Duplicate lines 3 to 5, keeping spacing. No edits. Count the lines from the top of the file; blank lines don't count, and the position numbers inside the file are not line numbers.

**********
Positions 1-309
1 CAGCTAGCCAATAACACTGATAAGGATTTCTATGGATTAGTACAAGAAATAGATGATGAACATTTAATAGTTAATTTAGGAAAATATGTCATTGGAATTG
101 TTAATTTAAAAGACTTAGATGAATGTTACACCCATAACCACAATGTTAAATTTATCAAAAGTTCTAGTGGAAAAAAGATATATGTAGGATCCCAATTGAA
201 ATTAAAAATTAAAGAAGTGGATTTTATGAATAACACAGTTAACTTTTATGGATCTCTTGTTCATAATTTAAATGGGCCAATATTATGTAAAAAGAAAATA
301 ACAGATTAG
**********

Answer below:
101 TTAATTTAAAAGACTTAGATGAATGTTACACCCATAACCACAATGTTAAATTTATCAAAAGTTCTAGTGGAAAAAAGATATATGTAGGATCCCAATTGAA
201 ATTAAAAATTAAAGAAGTGGATTTTATGAATAACACAGTTAACTTTTATGGATCTCTTGTTCATAATTTAAATGGGCCAATATTATGTAAAAAGAAAATA
301 ACAGATTAG